Opinion

3 Things That Might Need To Change Before Singaporeans Are Willing To Pay More for Hawker Food

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Joanne Poh

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Singaporeans are only too happy to fork out $20 for Eggs Benedict at some hipster cafe. But when it comes to hawker food, an increase in $0.50 is enough to get people grumbling.

Despite the fact that the cost of just about everything except hawker food and lower income wages has been going up like crazy over the years, Singaporeans are still clinging to the hopes that hawker food will remain cheap forever. This is obviously not realistic. New hawkers are no longer entitled to the subsidised rent that their predecessors were, and to make matters worse the trade seems to be dying out.

So what will it take to change Singaporeans’ mindset? Here are three factors to consider.

 

Environment

Hawker centres do have a certain charm and an ambiance that overseas Singaporeans long for when they’re far from home. But the reality is that this is an environment that is neither luxurious nor stylish, and often uncomfortable.

People pay $20 for overpriced eggs at hipster cafes not because of the food itself, but because they get to sit in an Instagrammable interior and feel cool for 2 hours.

On the other hand, nobody is going to pay the same amount to sweat it out at a hawker centre, queuing for a bowl of food they have to carry by themselves on a tray to a table they’ve choped with a tissue packet.

 

Awareness

Singaporean hawker food has gained a bit of international attention, with celebrities like Gordon Ramsay and Anthony Bourdain waxing lyrical about the hawker scene. Not to mention the recent awarding of Michelin stars to restaurants that you wouldn’t ever consider “fine dining”.

The trouble is, many Singaporeans themselves do not really recognise the value of a well-made bowl of, say, fishball noodles. People don’t realise that at the very best fishball noodle stalls, the fishballs and fishcake are made from scratch using fresh fish. This takes a lot more effort than the industrial fishballs served up at the mediocre fishball noodle stalls, manned by foreign labour, in chain food courts. Yet because crappy food court stalls charges $3, people think all fishball noodle hawkers should charge only $3.

 

Branding and marketing

People will gladly fork out $15 for bingsu or $25 for a bowl of Japanese ramen, yet the Michelin-starred Hill Street Bak Chor Mee stall hasn’t raised its prices.

In many Singaporeans’ minds, anything Japanese, Korean, French, Italian or hipster is “cool” and of high quality, and therefore worth paying for. In truth, many of these so-called foreign eateries serve up food that’s inferior in quality, and are often set up by Singaporeans themselves. The difference is that these restaurants are so well-branded and marketed that people are willing to pay more for their products.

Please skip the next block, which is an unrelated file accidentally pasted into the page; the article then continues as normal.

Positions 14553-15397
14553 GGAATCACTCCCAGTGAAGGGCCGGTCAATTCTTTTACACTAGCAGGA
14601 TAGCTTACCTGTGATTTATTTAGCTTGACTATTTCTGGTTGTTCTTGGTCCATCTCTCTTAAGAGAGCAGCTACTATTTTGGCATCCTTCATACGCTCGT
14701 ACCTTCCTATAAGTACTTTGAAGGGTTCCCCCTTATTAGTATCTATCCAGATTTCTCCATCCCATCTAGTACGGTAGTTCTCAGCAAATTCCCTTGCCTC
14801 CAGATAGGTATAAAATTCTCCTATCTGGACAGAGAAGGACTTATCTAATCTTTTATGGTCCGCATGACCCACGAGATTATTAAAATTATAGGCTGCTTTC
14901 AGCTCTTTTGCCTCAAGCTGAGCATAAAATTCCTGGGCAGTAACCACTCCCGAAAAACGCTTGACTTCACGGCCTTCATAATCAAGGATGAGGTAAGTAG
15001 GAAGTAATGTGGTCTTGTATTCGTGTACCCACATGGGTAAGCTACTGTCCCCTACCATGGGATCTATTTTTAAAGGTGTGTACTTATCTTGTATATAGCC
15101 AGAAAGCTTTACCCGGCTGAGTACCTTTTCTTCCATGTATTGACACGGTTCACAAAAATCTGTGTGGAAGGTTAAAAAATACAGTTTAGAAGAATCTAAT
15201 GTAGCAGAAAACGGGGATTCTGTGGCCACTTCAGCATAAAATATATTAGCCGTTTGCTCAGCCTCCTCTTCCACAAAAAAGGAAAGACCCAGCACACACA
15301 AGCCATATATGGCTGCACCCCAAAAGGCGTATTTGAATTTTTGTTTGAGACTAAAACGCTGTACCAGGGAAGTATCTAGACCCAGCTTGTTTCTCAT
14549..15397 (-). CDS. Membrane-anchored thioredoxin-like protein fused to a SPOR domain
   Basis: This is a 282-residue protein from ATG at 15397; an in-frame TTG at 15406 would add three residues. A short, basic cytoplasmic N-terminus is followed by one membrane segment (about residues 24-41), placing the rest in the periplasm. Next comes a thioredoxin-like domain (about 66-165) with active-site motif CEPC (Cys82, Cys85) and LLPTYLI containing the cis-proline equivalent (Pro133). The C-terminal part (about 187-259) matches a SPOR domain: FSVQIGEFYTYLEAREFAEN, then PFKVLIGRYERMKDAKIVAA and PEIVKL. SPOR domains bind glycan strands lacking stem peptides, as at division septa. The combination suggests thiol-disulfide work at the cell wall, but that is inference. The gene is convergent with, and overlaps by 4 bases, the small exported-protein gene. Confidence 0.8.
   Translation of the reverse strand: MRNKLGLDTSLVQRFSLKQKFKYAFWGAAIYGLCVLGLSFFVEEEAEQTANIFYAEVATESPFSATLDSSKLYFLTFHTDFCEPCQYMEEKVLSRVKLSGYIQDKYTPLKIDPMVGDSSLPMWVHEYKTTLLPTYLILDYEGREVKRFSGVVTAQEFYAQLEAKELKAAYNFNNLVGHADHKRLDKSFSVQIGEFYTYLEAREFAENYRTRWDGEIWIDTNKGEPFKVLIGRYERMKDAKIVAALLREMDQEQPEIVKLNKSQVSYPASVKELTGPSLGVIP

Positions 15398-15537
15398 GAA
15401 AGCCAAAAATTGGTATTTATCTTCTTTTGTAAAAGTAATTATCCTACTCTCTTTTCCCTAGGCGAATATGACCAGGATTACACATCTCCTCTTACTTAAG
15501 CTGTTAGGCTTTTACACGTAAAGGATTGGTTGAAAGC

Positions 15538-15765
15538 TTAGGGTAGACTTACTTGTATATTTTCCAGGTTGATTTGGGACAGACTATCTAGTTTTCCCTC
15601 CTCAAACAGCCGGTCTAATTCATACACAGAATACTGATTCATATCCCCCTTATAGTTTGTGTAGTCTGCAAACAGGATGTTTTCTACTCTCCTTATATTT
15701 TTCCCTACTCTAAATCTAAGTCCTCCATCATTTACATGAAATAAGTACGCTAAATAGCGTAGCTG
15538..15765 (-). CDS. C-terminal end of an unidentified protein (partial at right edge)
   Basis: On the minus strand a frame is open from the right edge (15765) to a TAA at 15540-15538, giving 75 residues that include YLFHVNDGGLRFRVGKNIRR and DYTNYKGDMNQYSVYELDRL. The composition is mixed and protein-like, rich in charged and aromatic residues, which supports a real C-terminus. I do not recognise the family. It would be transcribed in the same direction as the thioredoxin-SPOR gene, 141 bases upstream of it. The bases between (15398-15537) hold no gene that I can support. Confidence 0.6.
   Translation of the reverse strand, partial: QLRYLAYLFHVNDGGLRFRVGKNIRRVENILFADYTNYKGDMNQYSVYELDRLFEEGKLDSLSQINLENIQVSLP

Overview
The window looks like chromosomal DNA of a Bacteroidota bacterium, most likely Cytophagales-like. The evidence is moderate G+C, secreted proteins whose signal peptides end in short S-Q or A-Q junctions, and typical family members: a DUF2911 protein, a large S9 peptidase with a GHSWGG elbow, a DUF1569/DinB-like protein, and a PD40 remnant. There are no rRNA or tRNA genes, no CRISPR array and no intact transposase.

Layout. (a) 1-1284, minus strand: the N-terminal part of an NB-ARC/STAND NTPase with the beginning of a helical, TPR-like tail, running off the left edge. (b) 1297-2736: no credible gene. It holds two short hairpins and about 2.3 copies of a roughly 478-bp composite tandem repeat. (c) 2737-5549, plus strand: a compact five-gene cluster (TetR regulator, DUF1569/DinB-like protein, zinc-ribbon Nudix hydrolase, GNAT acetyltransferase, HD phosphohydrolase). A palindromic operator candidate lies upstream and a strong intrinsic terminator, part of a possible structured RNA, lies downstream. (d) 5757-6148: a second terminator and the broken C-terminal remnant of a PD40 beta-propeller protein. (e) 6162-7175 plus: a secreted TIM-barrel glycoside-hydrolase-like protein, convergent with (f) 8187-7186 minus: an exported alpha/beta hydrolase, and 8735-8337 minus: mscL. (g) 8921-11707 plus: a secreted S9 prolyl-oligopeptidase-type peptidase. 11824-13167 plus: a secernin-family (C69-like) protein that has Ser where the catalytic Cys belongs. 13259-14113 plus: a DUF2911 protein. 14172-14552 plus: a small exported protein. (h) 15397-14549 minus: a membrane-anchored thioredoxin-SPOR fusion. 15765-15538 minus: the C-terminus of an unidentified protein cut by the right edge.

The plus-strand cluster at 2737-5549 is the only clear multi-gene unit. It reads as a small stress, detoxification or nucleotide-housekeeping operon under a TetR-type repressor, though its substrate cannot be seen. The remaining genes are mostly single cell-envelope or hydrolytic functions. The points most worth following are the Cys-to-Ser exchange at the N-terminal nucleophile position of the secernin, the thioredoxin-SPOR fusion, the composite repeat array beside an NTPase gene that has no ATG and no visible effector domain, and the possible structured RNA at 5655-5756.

Hawker food, on the other hand, has always had a reputation for being cheap. Even local dishes that are now served up at chain eateries with shopping mall branches (eg. Ya Kun Kaya Toast) can only be sold at a relatively low price, simply because people won’t pay more for this type of food. This has nothing to do with the actual quality of the food—the best char kway teow in Singapore is probably of better quality and ingredients than a bowl of Ajisen Ramen, yet costs a fraction of the price.

Truth be told, Singaporeans’ willingness to pay for hawker food has little to do with the quality of the food or the effort that goes into preparing it. It has to do more with the fact that they’re eating in an unglamorous hawker centre, and paying for something which isn’t marketed as a chic product. The question is, is that fair to hawkers, and should quality hawker food be priced accordingly? The higher prices might gall consumers, but in the long run it might be necessary to ensure talented and motivated hawkers continue to enter the trade, and that we don’t all end up eating bland food court versions of the dishes we once loved.

Would you be willing to pay more for hawker food? Tell us in the comments!

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Joanne Poh

In my previous life, I was a property lawyer who spent most of my time struggling to get out of bed or stuck in peak hour traffic. These days, as a freelance commercial writer, I work in bed, on the beach, in parks and at cafes, all while being really frugal. I like helping other people save money so they can stop living lives they don't like.